Some of you are missing the point. Can you name a technology that hasn't improved over time? Or mass produced items that increase in price? Just cause you can't do it now, doesnt mean you won't be able to in the future. When was the last time you took a stroll through Lockheed Martin's R&D department?
Also, the point that a firearm won't last as long as metal hasn't much to do with this dicussion. Sure, it won't last AS long, but work it will.
There's nothing wrong with being excited about new technology, but the simple fact is that these 3-D printers aren't really game-changers when it comes to manufacturing gun parts
. There are some neat things that 3-D printers can do that current CNC equipment can't (like forming fully-enclosed internal voids in a part), but that's neither here nor there.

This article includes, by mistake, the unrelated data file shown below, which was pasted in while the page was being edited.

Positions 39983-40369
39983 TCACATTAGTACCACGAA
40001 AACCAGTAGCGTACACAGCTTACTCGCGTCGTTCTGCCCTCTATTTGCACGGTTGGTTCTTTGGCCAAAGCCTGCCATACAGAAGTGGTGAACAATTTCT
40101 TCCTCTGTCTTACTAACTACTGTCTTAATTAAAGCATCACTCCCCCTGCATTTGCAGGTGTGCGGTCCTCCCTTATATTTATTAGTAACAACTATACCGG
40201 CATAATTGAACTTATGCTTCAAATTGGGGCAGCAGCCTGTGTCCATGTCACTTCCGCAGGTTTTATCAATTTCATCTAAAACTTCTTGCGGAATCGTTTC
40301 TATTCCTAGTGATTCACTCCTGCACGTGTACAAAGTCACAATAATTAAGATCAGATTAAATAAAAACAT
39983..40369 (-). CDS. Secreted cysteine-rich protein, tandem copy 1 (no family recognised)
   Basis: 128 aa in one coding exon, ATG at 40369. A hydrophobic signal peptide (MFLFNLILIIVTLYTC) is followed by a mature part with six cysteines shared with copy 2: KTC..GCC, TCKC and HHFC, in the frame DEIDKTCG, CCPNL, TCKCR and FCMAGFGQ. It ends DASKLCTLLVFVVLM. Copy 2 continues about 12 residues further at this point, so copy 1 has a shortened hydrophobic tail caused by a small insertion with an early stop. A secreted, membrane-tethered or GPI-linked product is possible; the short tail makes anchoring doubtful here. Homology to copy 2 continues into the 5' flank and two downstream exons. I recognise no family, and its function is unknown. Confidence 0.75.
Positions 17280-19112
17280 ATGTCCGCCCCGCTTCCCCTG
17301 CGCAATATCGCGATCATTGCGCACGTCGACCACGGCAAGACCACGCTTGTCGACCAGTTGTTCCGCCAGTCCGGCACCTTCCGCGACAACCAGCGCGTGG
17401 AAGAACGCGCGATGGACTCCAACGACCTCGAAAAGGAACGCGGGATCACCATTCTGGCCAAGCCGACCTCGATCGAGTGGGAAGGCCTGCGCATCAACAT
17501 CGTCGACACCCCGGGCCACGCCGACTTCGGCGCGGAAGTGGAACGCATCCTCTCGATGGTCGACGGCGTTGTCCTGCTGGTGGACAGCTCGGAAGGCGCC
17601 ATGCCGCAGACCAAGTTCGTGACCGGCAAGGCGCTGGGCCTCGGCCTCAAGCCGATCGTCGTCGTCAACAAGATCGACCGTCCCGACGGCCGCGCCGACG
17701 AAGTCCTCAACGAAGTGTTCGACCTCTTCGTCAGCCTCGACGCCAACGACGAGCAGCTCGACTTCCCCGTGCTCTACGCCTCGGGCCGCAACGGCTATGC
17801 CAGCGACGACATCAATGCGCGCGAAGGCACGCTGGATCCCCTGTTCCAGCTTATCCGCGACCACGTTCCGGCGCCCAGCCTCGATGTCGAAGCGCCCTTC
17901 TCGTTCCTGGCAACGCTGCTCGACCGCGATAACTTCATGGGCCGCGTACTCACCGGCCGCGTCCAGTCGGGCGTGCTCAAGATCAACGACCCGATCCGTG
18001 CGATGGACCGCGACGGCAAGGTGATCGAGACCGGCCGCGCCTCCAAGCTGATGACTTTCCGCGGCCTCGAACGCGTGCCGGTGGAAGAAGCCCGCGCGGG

3-D printers certainly don't require any new laws to address their use, even though I'm certain that some politicians are champing at the bit to do just that.
If we want to avoid government interference, we need to be realistic about what these printers can and can't do, both currently, and in the near-to-middle future, and make sure that people don't have unrealistic expectations.
We need to make sure people know that this isn't "Star Trek" replicator technology, and that people aren't able to tell their computers to "print a gun" and have it spit out a functioning firearm, because I promise you that's the impression that some people already have.